Where I’m walking: The 5100 block of Painters Street between Dreux Avenue and Selma Street in Gentilly Terrace and Gardens (bounded roughly by Filmore Avenue on the north, Gentilly Boulevard on the south, Peoples Avenue on the east and Elysian Fields on the west). The neighborhood is home to Brother Martin High School and not far from Dillard University. A portion was named to the National Register of Historic Places in recognition of its early 20th-century architecture.
Why I’m here: Like so many other neighborhoods, Gentilly flooded after the levees failed in Hurricane Katrina. Some neighborhoods in this vast section of the city fared better than others, depending on how close they were to the London Avenue Canal breach or the high ground along the Gentilly Ridge.
But parts of Gentilly Terrace and Gardens, Edgewood Park, Milneburg, Voscoville, Filmore, Sugar Hill and Pontchartrain Park suffered just as much flooding as did their counterparts in Lakeview, the Lower 9th Ward, eastern New Orleans and Broadmoor. I want to know how Gentilly has fared in the past decade, so I hit the street to discover for myself.
Seen on the street: I choose the 5100 block of Painters Street for my walk because of its consistently tidy houses with their green lawns and inviting front porches. There are no vacant lots on this side of the street (the two opposite are well-maintained) and it appears as though all of the original houses have been renovated and reoccupied. I’m delighted to encounter several groups of dog walkers, even on a boiling hot day.
I begin my walk about midway down the row of ten houses, skipping the first three in part because shade makes it difficult to photograph them well. I stop at the fourth house, a modest blue bungalow occupying a wide and deep lot, with a garage (color coordinated) at the rear.
I am reminded of the fact that Gentilly Terrace and Gardens was the city’s first automobile suburb, designed to accommodate residents and their vehicles.
The house’s asymmetrical façade features a porch on the right under a front facing gable, balanced by a pair of windows on the left. I don’t find here the sort of high-style Craftsman or Mediterranean Revival flourishes I noticed closer to Gentilly Boulevard, but I find the simplicity of the design both honest and ingratiating.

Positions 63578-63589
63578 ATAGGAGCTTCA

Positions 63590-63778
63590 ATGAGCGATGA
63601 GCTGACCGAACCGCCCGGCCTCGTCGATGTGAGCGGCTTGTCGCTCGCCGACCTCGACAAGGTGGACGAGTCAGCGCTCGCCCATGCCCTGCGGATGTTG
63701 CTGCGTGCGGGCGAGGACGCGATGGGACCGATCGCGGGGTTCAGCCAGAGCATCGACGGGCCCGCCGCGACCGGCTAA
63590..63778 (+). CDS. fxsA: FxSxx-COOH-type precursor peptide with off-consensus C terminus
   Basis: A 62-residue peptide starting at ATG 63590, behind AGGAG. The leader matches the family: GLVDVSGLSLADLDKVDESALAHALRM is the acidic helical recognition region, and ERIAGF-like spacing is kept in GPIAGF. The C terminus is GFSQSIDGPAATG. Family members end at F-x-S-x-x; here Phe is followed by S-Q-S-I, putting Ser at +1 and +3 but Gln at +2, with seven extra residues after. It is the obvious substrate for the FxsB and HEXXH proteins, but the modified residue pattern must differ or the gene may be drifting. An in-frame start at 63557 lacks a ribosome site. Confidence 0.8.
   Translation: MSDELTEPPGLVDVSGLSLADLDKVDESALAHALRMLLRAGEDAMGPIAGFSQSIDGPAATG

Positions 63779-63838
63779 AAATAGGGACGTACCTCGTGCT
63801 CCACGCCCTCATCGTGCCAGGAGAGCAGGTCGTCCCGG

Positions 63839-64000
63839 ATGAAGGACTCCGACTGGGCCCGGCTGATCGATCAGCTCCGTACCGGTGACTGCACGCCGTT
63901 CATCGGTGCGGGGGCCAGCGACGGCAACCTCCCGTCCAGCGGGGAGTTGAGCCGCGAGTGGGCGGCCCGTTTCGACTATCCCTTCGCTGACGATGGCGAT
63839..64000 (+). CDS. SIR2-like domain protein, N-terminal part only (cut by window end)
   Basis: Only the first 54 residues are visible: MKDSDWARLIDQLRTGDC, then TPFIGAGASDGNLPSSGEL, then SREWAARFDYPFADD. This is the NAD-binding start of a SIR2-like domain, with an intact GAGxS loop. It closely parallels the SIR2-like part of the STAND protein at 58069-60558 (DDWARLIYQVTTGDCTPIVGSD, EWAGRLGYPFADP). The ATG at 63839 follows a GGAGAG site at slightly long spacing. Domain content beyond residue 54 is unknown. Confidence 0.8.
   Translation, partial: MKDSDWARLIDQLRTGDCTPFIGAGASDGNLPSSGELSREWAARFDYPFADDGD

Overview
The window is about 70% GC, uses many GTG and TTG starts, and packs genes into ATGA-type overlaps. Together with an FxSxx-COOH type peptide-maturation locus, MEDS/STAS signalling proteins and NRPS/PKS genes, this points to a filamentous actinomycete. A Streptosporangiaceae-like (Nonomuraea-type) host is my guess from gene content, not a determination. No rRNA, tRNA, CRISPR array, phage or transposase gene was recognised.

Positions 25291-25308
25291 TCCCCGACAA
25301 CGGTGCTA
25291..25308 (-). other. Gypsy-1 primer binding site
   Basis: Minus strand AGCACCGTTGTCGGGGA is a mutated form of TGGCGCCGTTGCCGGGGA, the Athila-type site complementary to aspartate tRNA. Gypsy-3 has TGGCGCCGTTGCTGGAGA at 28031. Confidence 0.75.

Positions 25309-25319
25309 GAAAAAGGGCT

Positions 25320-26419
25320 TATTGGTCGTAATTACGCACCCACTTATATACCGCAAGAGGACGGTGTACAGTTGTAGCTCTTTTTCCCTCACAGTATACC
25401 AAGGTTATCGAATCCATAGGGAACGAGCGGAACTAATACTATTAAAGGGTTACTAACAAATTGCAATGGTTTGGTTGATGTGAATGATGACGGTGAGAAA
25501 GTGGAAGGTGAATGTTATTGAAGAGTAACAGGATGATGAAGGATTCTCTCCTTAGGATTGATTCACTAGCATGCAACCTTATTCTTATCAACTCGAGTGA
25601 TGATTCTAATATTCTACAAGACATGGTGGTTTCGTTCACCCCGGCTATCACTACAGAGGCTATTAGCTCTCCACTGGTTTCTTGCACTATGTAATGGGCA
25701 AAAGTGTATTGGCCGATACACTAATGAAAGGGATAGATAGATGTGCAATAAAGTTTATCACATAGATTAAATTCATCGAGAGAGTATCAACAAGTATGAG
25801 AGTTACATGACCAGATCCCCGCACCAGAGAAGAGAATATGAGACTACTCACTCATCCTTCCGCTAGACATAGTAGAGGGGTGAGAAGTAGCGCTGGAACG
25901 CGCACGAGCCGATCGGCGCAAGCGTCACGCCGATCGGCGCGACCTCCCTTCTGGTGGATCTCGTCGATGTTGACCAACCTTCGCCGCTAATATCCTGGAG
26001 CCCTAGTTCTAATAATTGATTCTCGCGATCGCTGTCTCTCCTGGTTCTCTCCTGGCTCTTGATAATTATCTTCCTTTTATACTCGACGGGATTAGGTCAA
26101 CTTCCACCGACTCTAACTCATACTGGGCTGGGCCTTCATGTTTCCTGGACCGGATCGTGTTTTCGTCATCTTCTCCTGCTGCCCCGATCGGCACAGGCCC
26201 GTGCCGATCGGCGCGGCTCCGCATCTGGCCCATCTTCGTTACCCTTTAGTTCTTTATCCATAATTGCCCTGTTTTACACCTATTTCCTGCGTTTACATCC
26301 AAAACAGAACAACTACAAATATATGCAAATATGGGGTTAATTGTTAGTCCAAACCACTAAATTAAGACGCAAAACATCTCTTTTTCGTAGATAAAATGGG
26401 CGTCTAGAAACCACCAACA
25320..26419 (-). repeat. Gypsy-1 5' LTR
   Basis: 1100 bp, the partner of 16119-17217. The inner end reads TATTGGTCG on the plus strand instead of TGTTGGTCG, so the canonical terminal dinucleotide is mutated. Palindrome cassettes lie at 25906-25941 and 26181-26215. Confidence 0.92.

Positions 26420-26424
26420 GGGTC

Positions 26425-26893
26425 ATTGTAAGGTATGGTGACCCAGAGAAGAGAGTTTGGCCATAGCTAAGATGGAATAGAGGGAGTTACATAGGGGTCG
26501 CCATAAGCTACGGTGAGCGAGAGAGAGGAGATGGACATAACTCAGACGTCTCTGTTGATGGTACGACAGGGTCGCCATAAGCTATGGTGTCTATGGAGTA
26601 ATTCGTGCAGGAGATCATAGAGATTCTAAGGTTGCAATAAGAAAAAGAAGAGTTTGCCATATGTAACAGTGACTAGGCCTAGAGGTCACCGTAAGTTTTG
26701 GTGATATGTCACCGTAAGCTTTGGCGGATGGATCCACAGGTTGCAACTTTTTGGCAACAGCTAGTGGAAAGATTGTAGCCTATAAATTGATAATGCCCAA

The fifth house — white with orange accents — is almost identical to the blue one save for the rooflines. Here, the front facing gable over the porch intersects a hipped roof, rather than a side-gabled roof as it did on the blue hose. It’s a minor difference but one that adds dynamism to the streetscape.
I should not play favorites, I know, but I am enchanted by the white cottage that I find next door. Maybe it’s the two steeply pitched gables that attract me, or the screened porch.
Maybe I like the criss-cross pattern of the railing and frieze, or else I’m taken by how the shrubbery frames the cottage. Let’s just say it’s a combination of all of the above and enjoy it.
I could almost imagine the next two houses as being totally new, given their stucco exteriors and solar panels on the roofs. But the frilly cast iron porch columns on the first one and curlicue wrought iron railings on the second give them away as extreme makeovers.
The roofline on the first consists of two intersecting hipped roofs, while there is a single hipped roof on the second, a continuation of the strategy of adding interest by varying roof lines.
The green shotgun I encounter as I continue displays the most straightforward Craftsman features of any house on the block: Deep eaves with exposed rafter tails, battered (flared) wood columns, post brackets and a vent in the gable. Because it is raised off the ground about three feet, it towers over the low-slung ranch house to its right, the last house on the block.
Heard on the Street:
Pastor Dilton Robinson of the Second Pilgrims Rest Baptist Church walks down his driveway toward me, magnificent in his dark suit and sunglasses.
“What’s with all the pictures?” he asks, smiling as he introduces himself. “You’ll have to excuse me if I am a little hoarse — I just finished my second sermon.”
He tells me that he and his wife, Sherlene, bought their home on Painters Street in 2007.
“It flooded here, but not bad like it did in the Lower 9th Ward,” he said. “When we bought the house, all I needed to do was rewire around the baseboards — the water didn’t get much higher than that.”
The pastor used to live in the Lower 9th Ward, before the storm and its devastating impact on his family.
“The water picked up Sherlene’s father’s house at Reynes and North Derbigny and floated it five blocks away to Forstall and North Claiborne. My father-in-law died in the house,” the pastor says. “Sherlene’s sister and baby niece died in a car accident trying to get away from the storm. After all that, there were just too many sad memories for us to go back to live in the Lower 9th Ward.”
But the memories don’t keep the pastor from preaching to his flock there in a remade church in the 2400 block of Flood Street, or planning to gather with neighbors at an upcoming Katrina commemoration event.
“I bought the lot where my father-in-law’s house landed and I put up a big tent for events,” he says. “Come find me, or better yet, come to church on Sunday!”
R. Stephanie Bruno writes about houses and gardens. Contact her at firstname.lastname@example.org